Tales of Honor #1
Matt Hawkins, Jung-Geun Yoon, Troy Peteri, Betsy Gonia
I will most certainly be SPOILING.
Tales of Honor is a comic book expansion to the universe in David Weber’s novels following the character Honor Harrington. Rarely do I focus on cover art, as the artists inside the book do not always do it. However, one of the covers is visually stunning, portraying the series protagonist and her Treecat climbing a mountain with a city, launch pads, and an armada floating above it. This art, with its detail and vast expansive views brings to mind the sweeping shots of cities and landscapes in the Star Wars movies.
Since I started with the art on the cover, I suppose I will continue with the internal art. The internal art is just that, art, and truly beautiful at that. Each panel looks as if it were done with charcoal, with deft shading and soft lines. The world is portrayed in an orderly and clear fashion, one that fits the perceptions of the truly capable and clear-headed Honor Harrington.
The story opens on a prison ship sailing through the dark reaches of space as we are treated to some exposition from our protagonist. Moments later, we see her chained to a wall in a kind of torture interrogation. Through monologue we find out that the room constantly changes her environment. We know, from the importance of the woman interrogating her, that Honor has become an enemy of Haven in high regard. Honor’s grit is illustrated, as her only real reaction to any of her captor’s words is a smile.
The constant torture and weariness takes its toll and delivers the reader into a flashback of death, destruction and astral debris. After a few meandering moments of dialogue, the scene shifts once more to one of HONOR taking command of her ship, the HMS Fearless, for the first time. For several pages, the dialogue describes the adversity that she has to deal with just by being their new commander. This doesn’t change so much as there is a brief pause in the adversity as Honor is tasked with, and carries out, tactical strategies in a wargame.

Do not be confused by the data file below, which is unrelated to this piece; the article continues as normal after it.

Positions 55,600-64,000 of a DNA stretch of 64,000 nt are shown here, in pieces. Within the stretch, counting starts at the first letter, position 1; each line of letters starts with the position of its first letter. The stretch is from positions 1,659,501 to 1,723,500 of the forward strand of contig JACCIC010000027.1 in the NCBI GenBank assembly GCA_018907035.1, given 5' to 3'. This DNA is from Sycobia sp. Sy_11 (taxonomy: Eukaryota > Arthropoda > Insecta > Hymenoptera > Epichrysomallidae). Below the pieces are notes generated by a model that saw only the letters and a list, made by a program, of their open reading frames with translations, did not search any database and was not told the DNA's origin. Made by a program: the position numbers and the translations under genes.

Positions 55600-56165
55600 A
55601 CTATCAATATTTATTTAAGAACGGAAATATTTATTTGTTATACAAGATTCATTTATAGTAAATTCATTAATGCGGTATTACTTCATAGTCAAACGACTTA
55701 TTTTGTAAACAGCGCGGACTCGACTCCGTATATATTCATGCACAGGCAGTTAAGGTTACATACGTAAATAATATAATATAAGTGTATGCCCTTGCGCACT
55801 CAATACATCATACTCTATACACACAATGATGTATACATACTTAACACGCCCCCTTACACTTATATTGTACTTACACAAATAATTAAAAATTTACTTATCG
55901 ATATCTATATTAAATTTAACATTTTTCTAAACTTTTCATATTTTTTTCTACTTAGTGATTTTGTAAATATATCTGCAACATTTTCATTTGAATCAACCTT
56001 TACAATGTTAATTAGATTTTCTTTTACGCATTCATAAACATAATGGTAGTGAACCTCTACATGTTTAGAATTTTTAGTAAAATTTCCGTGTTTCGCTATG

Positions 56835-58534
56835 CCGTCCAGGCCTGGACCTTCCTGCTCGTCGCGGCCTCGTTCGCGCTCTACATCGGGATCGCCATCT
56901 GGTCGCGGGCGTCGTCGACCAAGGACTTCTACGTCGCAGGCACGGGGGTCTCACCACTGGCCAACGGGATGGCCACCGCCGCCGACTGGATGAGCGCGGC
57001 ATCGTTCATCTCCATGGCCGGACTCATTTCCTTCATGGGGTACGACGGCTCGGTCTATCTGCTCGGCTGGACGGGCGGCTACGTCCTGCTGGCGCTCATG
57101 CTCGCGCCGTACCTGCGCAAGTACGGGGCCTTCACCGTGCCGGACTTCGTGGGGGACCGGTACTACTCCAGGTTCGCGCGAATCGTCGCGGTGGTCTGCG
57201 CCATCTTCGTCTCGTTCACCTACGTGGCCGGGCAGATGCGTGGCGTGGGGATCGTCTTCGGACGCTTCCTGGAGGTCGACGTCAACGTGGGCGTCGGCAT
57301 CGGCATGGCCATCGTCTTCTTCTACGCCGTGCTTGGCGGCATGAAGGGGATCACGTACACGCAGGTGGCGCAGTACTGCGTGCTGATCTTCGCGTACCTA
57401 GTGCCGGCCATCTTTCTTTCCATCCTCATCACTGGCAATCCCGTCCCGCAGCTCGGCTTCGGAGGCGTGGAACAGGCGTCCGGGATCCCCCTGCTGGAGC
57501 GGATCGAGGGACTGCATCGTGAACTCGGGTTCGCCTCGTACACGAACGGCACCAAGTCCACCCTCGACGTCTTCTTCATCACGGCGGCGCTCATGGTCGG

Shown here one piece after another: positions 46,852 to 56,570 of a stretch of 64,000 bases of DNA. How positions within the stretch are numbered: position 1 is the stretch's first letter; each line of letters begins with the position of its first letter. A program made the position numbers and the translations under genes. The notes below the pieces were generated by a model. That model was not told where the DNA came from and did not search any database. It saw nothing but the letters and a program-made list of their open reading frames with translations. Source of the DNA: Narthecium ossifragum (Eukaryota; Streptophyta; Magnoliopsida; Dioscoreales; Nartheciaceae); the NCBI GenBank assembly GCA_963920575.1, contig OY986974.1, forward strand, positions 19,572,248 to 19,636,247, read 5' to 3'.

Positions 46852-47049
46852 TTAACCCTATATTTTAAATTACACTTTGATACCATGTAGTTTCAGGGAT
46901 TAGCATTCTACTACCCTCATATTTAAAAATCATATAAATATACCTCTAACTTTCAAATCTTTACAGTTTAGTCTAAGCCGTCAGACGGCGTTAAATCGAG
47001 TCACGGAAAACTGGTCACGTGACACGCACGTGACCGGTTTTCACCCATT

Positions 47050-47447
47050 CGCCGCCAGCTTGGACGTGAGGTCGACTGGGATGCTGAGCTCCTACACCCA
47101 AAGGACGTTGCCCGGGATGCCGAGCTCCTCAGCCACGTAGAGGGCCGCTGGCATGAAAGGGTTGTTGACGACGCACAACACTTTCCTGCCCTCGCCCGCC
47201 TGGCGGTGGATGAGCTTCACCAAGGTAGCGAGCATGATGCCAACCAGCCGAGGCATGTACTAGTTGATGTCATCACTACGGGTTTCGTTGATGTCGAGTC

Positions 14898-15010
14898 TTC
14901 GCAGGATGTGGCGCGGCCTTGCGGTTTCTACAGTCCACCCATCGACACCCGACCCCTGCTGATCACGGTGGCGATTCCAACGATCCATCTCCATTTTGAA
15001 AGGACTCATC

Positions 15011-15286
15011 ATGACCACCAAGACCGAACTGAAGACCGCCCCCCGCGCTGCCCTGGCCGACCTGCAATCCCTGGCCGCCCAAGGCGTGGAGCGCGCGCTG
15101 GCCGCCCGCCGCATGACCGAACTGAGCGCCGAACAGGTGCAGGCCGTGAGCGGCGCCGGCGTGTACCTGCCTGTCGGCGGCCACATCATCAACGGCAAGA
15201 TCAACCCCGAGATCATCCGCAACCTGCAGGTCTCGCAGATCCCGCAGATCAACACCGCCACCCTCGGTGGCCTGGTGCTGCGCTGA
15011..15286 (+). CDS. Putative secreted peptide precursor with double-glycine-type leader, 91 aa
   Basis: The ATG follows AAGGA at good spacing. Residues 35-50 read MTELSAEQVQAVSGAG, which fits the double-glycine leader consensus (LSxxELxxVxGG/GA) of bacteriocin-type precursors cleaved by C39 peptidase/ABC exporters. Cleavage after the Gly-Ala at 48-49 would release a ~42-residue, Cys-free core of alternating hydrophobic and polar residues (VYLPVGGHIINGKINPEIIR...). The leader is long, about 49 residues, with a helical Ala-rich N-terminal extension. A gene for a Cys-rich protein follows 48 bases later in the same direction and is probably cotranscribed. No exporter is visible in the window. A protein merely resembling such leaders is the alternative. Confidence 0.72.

Her relatively ingenious plan becomes a political suicide and through a series of unintentional failures brought on by jealousy and the blame game, Honor finds herself reassigned to an end-of-the-road post on Basilisk Station.
There is mention of another battle, with the planet Medusa’s natives after being armed and manipulated, but this is once again considered a foreshadowing memory and passed over.
The comic continues with a scene portraying the commanding officer of Basilisk Station, one with a rather negative history with Honor, saddling the protagonist with the station and intentionally leaving her as short handed as possible. We know she is set up for failure. As a reader, cutting my teeth on this universe for the first time, you get a sense that Honor has been punished for being better on more than one occasion. As they say, no good deed goes unpunished.
Finally, Tales of Honor #1 ends back in the torture chamber of the Havenite prison-ship, where a doctor by the name of Wade has been ordered to up the ante of the torture. As the first laser of the tool Dr. Wade is brandishing begins turning off the cybernetic parts of Honor, the words “to be continued” leaves the reader listening for her screams.
Having never been a reader of the novels this comic series is based on, I find myself interested where this artistic marvel is headed. The need for heavy exposition was evident, but broken up with promises of both action and intrigue by the bits of foreshadowing dropped in amongst them. All in all, the art alone would drive me to pick up the next issue, but the story leaves you wondering; in a career this damned, where did it all go wrong?
My rating: 4 / 5